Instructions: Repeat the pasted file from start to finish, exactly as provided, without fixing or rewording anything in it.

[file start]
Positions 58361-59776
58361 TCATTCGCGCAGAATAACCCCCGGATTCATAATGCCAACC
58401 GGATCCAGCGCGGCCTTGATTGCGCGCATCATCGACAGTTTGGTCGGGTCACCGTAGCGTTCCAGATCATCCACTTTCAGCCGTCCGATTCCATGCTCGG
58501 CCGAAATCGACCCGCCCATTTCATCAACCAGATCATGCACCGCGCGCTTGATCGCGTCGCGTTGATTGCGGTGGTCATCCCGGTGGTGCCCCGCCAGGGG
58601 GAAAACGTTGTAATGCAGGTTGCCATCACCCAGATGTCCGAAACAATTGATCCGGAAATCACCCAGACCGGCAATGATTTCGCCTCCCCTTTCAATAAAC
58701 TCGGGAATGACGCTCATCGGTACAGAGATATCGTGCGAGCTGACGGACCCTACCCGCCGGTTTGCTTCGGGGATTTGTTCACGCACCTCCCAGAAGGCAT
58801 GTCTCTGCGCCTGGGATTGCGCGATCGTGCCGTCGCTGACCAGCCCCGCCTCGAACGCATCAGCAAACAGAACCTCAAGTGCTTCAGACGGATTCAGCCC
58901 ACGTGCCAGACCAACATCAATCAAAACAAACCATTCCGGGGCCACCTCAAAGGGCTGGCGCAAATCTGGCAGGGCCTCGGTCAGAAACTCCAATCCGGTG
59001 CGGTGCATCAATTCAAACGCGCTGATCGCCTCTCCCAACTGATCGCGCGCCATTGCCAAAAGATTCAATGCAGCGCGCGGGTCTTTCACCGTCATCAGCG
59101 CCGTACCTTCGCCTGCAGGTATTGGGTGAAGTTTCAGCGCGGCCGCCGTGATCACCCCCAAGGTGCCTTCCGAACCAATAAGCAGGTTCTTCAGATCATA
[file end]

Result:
Positions 58361-59776
58361 TCATTCGCGCAGAATAACCCCCGGATTCATAATGCCAACC
58401 GGATCCAGCGCGGCCTTGATTGCGCGCATCATCGACAGTTTGGTCGGGTCACCGTAGCGTTCCAGATCATCCACTTTCAGCCGTCCGATTCCATGCTCGG
58501 CCGAAATCGACCCGCCCATTTCATCAACCAGATCATGCACCGCGCGCTTGATCGCGTCGCGTTGATTGCGGTGGTCATCCCGGTGGTGCCCCGCCAGGGG
58601 GAAAACGTTGTAATGCAGGTTGCCATCACCCAGATGTCCGAAACAATTGATCCGGAAATCACCCAGACCGGCAATGATTTCGCCTCCCCTTTCAATAAAC
58701 TCGGGAATGACGCTCATCGGTACAGAGATATCGTGCGAGCTGACGGACCCTACCCGCCGGTTTGCTTCGGGGATTTGTTCACGCACCTCCCAGAAGGCAT
58801 GTCTCTGCGCCTGGGATTGCGCGATCGTGCCGTCGCTGACCAGCCCCGCCTCGAACGCATCAGCAAACAGAACCTCAAGTGCTTCAGACGGATTCAGCCC
58901 ACGTGCCAGACCAACATCAATCAAAACAAACCATTCCGGGGCCACCTCAAAGGGCTGGCGCAAATCTGGCAGGGCCTCGGTCAGAAACTCCAATCCGGTG
59001 CGGTGCATCAATTCAAACGCGCTGATCGCCTCTCCCAACTGATCGCGCGCCATTGCCAAAAGATTCAATGCAGCGCGCGGGTCTTTCACCGTCATCAGCG
59101 CCGTACCTTCGCCTGCAGGTATTGGGTGAAGTTTCAGCGCGGCCGCCGTGATCACCCCCAAGGTGCCTTCCGAACCAATAAGCAGGTTCTTCAGATCATA